Experts are challenging the idea that drugs and therapy are the final stop for people with mental health issues.
I’m used to hearing mental illness being talked about in non-curable terms, as if it were an autoimmune disease. I’m sometimes asked by a new doctor how I’m “managing” my anxiety, and they’re consistently shocked when I reply, “It doesn’t really bother me anymore, and when it does I just kick some things.” They seem dubious at best and downright scornful at worst when I explain that exercise has basically erased anxiety from my life. “Exercise can help, but if you’re not managing your symptoms clinically you’re heading for another breakdown,” is something I’ve heard more than once. It’s ubiquitous to hear patients and doctors talk about “managing symptoms,” or controlling and reducing them, but rare to hear anyone talk about actual recovery.
For decades, mental illness wasn’t seen as something you could recover from. You had to learn to live with it, taking good and bad times as they came (with a hefty side of psych drugs). But according to Dr. Robert Whitley at Psychology Today, mental health advocates have recently begun challenging this view and calling for a new definition of recovery from mental illness.
One of the most widely-used definitions comes from the Substance Abuse and Mental Health Services Administration, which states that “mental health recovery is a journey of healing and transformation enabling a person with a mental health problem to live a meaningful life in a community of his or her choice while striving to achieve his or her full potential.”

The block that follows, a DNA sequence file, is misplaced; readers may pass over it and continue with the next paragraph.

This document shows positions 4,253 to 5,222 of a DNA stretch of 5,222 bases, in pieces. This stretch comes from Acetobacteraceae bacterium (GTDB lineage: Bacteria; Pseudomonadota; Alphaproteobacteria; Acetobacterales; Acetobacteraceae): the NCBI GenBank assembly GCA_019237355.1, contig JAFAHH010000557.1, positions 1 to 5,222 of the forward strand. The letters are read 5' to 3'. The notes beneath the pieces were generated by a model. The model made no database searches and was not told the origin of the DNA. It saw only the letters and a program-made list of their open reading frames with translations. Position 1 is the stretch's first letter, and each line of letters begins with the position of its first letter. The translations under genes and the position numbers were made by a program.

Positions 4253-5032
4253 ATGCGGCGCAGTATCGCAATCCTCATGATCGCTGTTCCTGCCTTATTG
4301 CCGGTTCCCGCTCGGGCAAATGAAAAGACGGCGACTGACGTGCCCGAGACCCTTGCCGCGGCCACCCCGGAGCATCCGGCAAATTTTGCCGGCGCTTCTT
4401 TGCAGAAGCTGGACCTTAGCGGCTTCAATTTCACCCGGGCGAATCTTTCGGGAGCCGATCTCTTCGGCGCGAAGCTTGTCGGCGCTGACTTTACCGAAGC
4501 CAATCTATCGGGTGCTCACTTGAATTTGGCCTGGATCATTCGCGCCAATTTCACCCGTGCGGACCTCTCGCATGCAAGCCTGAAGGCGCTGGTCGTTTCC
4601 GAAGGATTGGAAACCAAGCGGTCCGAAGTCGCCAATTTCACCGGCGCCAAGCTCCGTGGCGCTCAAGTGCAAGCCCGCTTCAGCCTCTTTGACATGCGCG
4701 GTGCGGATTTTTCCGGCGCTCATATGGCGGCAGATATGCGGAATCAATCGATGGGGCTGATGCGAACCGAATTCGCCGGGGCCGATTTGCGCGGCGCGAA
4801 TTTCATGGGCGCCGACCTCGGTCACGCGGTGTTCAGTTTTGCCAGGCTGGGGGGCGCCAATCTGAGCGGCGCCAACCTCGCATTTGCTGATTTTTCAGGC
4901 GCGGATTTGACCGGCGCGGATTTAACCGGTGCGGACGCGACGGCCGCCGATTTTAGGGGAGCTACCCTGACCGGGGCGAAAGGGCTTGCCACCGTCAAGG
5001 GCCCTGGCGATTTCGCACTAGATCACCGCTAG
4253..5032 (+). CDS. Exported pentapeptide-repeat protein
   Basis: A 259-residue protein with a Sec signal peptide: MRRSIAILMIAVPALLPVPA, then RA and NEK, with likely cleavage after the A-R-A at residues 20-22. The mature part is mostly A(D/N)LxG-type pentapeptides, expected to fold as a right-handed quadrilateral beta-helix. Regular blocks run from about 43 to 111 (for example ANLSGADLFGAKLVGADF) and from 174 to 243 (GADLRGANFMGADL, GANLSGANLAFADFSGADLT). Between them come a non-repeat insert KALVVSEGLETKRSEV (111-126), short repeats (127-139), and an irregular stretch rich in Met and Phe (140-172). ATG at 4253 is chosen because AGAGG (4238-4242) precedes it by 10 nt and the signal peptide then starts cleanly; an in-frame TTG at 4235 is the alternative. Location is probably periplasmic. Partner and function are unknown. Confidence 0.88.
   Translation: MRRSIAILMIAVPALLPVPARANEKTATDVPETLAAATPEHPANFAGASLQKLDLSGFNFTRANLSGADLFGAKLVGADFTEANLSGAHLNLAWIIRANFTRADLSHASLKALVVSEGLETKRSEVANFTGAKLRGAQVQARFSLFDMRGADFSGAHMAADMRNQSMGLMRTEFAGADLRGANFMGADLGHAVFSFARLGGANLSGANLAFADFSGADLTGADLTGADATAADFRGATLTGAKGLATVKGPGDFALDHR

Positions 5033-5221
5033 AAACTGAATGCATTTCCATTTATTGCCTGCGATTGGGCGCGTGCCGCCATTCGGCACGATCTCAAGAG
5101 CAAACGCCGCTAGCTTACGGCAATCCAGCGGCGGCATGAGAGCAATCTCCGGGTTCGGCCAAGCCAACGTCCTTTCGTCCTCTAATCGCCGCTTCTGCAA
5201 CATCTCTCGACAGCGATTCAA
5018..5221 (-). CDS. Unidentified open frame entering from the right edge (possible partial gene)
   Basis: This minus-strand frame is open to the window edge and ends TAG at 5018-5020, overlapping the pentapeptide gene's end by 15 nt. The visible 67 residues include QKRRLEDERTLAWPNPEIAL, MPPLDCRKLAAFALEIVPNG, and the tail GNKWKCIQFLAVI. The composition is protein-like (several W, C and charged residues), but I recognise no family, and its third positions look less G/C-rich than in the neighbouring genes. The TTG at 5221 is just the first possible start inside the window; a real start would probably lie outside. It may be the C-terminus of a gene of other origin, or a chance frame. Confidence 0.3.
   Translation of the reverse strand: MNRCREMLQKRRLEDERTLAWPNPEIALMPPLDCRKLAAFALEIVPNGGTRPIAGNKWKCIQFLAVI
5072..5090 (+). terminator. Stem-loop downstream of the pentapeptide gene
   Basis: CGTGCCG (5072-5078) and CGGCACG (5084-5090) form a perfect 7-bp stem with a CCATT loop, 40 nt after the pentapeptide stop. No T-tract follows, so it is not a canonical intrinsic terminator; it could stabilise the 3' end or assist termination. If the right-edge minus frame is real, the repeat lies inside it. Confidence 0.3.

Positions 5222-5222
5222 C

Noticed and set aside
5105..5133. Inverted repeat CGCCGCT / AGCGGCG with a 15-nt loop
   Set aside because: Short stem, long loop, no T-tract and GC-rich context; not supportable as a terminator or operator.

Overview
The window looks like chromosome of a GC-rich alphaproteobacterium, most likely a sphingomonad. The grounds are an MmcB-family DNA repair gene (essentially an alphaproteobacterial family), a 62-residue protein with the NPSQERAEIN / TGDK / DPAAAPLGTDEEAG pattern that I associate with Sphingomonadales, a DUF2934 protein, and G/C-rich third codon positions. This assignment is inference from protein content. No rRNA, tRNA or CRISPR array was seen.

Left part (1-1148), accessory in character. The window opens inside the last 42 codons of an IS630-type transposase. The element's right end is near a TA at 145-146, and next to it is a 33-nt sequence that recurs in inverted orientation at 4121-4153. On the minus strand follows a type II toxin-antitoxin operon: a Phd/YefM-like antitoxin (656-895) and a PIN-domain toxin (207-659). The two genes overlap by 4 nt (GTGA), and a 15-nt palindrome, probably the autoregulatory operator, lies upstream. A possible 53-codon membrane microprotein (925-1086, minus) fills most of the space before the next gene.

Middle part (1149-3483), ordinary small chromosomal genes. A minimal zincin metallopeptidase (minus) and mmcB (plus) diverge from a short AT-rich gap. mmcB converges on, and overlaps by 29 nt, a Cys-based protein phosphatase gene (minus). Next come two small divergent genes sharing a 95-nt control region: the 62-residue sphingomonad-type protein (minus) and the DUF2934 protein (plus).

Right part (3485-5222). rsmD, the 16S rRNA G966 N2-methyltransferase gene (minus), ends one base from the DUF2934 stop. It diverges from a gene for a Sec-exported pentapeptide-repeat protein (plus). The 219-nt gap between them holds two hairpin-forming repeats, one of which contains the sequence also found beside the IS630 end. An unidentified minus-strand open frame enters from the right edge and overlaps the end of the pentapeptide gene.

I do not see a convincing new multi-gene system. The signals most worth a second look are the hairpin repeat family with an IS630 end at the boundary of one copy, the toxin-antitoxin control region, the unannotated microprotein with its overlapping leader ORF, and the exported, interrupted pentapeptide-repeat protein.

In other words, mental health recovery is much more than symptom remission, and involves transformation in other domains which have been neglected by traditional psychiatric services.
Dr. Whitley and his colleague Dr. Robert E. Drake have proposed five dimensions of recovery to help guide patients and doctors through the process of healing and transformation. The first one is clinical recovery, which includes medication and therapy. This dimension can’t be overlooked — it’s a vital first step in mental health recovery. But much like the triage unit at a hospital, it’s a first step. If a patient stays there, they won’t get the care and healing they need to be able to live a full and happy life.
Sadly, most patients do stay there — if they even get there in the first place. The other dimensions of mental health recovery are overlooked, ignored, or flat-out scorned. Dr. Whitley calls these dimensions “existential, functional, physical, and social,” which are good names for them. But you can also think of it as “the entire rest of your life.”
When I first started taekwondo, I knew exactly who I was doing it for — myself. I needed something that was meaningful, something to give me purpose, and I found it in martial arts. The physical and mental discipline of taekwondo healed my body and my mind, and awakened a love for exercise generally, which led me down the path of becoming a personal trainer. So finding something that gave my life meaning and physically transformed me also functionally transformed me, giving me a career and a cause.
Now, as a trainer with Camp Gladiator, I have a network of colleagues who are quickly becoming friends. We have meetings and talk about business, but we also meet for lunch and socials and just to hang out. Social connection is vital for everyone’s mental health and well-being, extrovert or not, and for the first time in a decade I can see how the lack of social connection I had in the past negatively affected me.
The difference between my life now and my life four years ago is astounding. It’s a genuine transformation — and while I would be foolish to declare myself cured of anxiety and to frolic in the expectation of never being plagued by symptoms again, I can be confident when I say that I’ve recovered from anxiety.
And if there comes a day when I feel anxiety rearing its ugly head again, I know where to go to kick a few things.
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